The melody it shares.

Gladys Cromwell
(1885-1919)
The Gates of Utterance
From: Songs of the Dust, 1915

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More in: Archive C-D, Archive C-D, Cromwell, Gladys, Gladys Cromwell


Gladys Cromwell: The Breath (Poem)

 

The Breath

A trembling crest
Of smoke, the winter sky
Congeals to bloom,
To please a poet’s eye:

A slender reed
Arisen from some gold
Recess or womb
Of flame to spaces cold.

Between the twigs,
That for a nest are spun
On flight’s grey loom,
A sapphire thread may run

And so between the grey,
The woven boughs of trees,
A little plume
Of mist the poet sees :

It will suffice —
Too scant a breath to name
For him to whom
It signifies a flame.

Gladys Cromwell
(1885-1919)
The Breath
From: Poems 1919

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Gladys Cromwell: Compensation (Poem)

 

Compensation

You never told me, never, yet I know
You hold a sadness in disguise, unseen
Behind the days and years that intervene
Since you renounced ambition long ago.
Whence comes the tender love that you bestow
To feed our loves? Behind your self serene
There burns a golden passion, how you screen
With radiant life the flame you must forego !
Then you assume our love is ample meed,
Atonement, oh ! I wonder any deed
Of ours can ease your spirit s lassitude,
Or lift your lonely heart ! Our stars elude
Your sun that made them bright your solitude.
Deprived, no boon avails to fill your need.

Gladys Cromwell
(1885-1919)
Compensation
From: Songs of the Dust, 1915

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Gladys Cromwell: The Crowning Gift (Poem)

 

The Crowning Gift

I have had courage to accuse;
And a fine wit that could upbraid;
And a nice cunning that could bruise;
And a shrewd wisdom, unafraid
Of what weak mortals fear to lose.

I have had virtue to despise
The sophistry of pious fools;
I have had firmness to chastise;
And intellect to make me rules,
To estimate and exorcise.

I have had knowledge to be true;
My faith could obstacles remove;
But now, by failure taught anew,
I would have courage now to love,
And lay aside the strength I knew.

Gladys Cromwell
(1885-1919)
The Crowning Gift

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Gladys Cromwell: The Fugitive (Poem)

 

The Fugitive

Fool, fool,
They can hear thy frighted feet,
And they poke fun at thee,
Or pity thee,
Or pity thee.
They can hear thy steps retreat,
Shuffling timidly.

Thy gait is hobbling and uncouth,
For stubborn is earth’s clay;
There was a day,
There was a day,
When from the doom of its own youth,
Thy spirit stole away.

Do they not know thy spirit’s home?
Thy spirit, glancing, glides
Beneath all tides,
Beneath all tides.
It is a coral under foam;
In the cool deep it hides.

For lo, the yielding element
Of immortality
Is like the sea,
Is like the sea.
Do they not hear, in wonderment,
The tides enfolding thee?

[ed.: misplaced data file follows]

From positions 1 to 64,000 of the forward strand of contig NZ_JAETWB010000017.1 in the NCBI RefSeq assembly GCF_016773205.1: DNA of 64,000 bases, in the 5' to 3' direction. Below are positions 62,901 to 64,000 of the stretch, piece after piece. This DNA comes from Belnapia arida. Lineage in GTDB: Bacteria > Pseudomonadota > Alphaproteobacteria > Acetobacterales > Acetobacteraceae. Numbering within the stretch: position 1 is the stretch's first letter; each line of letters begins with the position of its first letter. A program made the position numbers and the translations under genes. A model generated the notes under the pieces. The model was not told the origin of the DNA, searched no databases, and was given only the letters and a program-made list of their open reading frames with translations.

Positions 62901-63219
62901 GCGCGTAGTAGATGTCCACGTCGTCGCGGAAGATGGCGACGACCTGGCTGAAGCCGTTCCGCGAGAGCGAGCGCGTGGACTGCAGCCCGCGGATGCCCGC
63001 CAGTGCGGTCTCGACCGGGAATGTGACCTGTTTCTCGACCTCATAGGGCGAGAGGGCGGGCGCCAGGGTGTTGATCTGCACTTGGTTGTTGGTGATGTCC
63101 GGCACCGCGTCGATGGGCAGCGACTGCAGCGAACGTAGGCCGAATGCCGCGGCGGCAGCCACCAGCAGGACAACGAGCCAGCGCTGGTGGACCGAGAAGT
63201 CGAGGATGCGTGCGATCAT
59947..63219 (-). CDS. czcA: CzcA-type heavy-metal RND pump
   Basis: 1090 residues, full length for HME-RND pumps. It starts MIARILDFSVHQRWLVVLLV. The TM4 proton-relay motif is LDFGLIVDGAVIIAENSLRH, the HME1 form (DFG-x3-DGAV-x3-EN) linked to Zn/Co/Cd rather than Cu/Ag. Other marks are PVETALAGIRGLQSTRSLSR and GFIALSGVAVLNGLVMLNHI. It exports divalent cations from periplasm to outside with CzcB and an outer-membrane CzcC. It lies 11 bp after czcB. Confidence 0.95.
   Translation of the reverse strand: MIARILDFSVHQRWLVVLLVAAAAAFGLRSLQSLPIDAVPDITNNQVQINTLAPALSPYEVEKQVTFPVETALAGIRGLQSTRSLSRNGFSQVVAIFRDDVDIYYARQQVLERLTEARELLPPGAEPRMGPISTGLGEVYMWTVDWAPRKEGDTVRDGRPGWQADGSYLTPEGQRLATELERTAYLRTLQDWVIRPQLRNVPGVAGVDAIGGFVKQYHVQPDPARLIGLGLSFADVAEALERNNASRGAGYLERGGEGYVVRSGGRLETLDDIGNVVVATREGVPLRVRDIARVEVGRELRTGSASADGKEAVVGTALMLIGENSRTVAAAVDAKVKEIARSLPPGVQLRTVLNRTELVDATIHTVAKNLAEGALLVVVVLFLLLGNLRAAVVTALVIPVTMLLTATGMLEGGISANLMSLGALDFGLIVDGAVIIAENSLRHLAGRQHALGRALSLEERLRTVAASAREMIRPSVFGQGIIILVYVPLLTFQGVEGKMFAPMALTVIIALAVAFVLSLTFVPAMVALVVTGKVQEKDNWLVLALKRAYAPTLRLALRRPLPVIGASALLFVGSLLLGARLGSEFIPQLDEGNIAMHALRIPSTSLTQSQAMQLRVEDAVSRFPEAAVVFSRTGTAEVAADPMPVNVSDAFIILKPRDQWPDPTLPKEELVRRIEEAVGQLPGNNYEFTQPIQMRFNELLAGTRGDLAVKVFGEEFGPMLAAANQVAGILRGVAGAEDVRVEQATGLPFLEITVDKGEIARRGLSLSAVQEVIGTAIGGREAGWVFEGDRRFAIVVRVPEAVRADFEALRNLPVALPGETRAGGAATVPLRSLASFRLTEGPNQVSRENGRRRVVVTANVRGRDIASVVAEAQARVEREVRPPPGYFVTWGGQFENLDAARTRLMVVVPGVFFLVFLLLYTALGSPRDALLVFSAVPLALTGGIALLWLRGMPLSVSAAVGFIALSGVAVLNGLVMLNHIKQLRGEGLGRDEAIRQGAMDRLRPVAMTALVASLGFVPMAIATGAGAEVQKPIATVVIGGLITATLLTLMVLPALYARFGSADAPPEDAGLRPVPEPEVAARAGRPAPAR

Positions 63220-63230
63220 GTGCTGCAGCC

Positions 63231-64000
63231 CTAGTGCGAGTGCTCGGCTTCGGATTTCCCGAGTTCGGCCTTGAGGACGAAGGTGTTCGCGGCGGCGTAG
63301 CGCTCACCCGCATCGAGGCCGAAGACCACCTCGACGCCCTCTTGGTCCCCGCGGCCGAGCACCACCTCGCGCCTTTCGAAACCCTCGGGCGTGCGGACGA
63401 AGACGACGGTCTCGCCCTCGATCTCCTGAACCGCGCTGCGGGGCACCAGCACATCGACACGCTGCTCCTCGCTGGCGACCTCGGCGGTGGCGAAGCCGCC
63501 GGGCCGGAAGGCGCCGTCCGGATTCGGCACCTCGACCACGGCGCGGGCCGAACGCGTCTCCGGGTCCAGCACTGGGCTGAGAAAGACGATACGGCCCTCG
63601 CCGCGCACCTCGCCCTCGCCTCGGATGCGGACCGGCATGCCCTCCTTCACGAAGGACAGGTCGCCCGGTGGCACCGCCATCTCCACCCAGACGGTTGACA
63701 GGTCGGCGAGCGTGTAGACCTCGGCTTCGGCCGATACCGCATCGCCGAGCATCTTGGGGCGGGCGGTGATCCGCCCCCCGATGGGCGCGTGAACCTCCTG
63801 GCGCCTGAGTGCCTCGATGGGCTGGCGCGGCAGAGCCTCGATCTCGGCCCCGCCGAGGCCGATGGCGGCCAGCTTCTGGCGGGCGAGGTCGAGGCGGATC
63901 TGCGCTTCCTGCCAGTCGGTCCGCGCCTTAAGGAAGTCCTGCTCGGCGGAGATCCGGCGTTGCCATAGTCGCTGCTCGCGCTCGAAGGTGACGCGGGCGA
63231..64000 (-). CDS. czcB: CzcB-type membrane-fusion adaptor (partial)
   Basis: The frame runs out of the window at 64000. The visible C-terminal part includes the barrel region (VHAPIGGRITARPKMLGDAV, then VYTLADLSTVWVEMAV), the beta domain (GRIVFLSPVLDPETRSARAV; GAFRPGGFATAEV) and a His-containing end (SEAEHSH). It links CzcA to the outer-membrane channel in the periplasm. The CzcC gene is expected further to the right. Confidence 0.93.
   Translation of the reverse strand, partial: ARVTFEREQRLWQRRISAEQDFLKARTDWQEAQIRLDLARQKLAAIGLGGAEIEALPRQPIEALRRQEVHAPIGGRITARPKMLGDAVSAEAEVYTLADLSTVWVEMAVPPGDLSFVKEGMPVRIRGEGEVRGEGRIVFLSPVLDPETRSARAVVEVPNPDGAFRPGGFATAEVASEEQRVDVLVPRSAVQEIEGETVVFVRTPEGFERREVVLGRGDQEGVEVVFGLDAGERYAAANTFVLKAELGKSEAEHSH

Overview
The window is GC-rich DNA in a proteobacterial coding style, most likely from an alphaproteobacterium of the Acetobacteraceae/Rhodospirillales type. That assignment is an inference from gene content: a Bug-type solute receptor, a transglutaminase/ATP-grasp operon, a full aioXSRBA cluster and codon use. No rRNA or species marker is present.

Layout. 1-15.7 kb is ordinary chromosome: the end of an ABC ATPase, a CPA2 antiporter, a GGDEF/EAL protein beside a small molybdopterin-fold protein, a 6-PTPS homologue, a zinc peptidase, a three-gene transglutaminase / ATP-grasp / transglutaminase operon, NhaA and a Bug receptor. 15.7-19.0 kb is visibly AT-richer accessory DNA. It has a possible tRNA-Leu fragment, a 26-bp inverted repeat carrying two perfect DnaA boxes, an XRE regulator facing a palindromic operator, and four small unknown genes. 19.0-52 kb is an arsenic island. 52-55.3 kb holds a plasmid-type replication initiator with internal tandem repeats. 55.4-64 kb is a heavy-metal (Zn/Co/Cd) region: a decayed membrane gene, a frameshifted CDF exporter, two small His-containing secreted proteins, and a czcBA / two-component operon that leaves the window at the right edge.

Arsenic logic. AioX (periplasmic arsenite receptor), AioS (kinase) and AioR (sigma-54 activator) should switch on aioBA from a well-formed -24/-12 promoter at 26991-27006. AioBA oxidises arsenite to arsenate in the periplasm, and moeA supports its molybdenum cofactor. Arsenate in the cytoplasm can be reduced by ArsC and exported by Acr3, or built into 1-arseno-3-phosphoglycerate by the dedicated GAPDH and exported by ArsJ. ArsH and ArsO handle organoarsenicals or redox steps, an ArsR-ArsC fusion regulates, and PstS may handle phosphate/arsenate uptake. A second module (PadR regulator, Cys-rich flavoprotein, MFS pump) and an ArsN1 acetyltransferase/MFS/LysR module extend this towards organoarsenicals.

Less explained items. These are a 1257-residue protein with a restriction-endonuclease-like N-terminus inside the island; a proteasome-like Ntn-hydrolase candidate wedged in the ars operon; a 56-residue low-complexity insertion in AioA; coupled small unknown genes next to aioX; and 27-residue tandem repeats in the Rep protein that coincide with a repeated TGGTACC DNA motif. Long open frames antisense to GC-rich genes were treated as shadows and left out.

Gladys Cromwell
(1885-1919)
The Fugitive

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Gladys Cromwell: Transmission

 

Transmission

A shell, expressed the verity
In tones more limpid than the sea,
Distilled the sea s infinity.

A mellow leaf disclosed the true
In more than sun s pellucid hue,
The sun was tinged in passing through.

A wing revealed the sky unseen,
Till motion made the air serene,
A wing a soaring life, I mean.

Gladys Cromwell
(1885-1919)
Transmission

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Dennis Whitehead: SHELL SHOCK. Twin Sisters Struck Down by the Horrors of World War I

 

The true story of twin sisters, Dorothea and Gladys Cromwell, born into New York’s Gilded Age, living lives of wealth and privilege, as told by Dennis Whitehead.

Amid the fervor of America’s entry into the First World War, the sisters volunteered for service with the American Red Cross in France, a country they knew and loved. To French soldiers seeking refreshment and solace in the Red Cross canteen, the identical twins were known as anges jumeaux, the twin angels.

Witnessing the non-stop horrors in the worst fighting in the war, the sisters were utterly exhaustion, both mentally and physically, when they boarded the SS La Lorraine for the return journey home. They had wished to continue their service to the people of France after the fighting stopped but were convinced to return to New York by their brother.

What happened on that ship, on that frigid January 1919 evening, almost one-hundred years ago, is one of the great untold stories of World War I, and the impact that modern warfare had upon not just the men in the trenches, but upon its women and other non-combatants, as well as civilians, that remained unrecognized until the Vietnam War.

Dennis Whitehead: A native of Cincinnati and a graduate of Ohio University, Dennis Whitehead is a writer, photographer, and media producer in Arlington, Virginia.

 

Shell Shock: Twin Sisters Born Into New York’s Gilded Age Struck Down by the Horrors of War
by Dennis Whitehead
Kindle Edition
$2,99
Available for download
Language: English
File Size: 27502 KB
Print Length: 52 pages
Publisher: MMImedia LLC (July 18, 2018)
Publication Date: July 18, 2018
Amazon Digital

# More information and link with Amazon Kindle Edition

Shell Shock is the story of the twin Cromwell sisters who served with the American Red Cross in World War I France. Witnessing the unrelenting horrors of war, the Cromwell sisters illustrate the unrecognized trauma wrought upon non-combatants in the First World War. Gladys Cromwell (1885-1919) was a very talented poet.

# Digital biography
American writers
Gladys Cromwell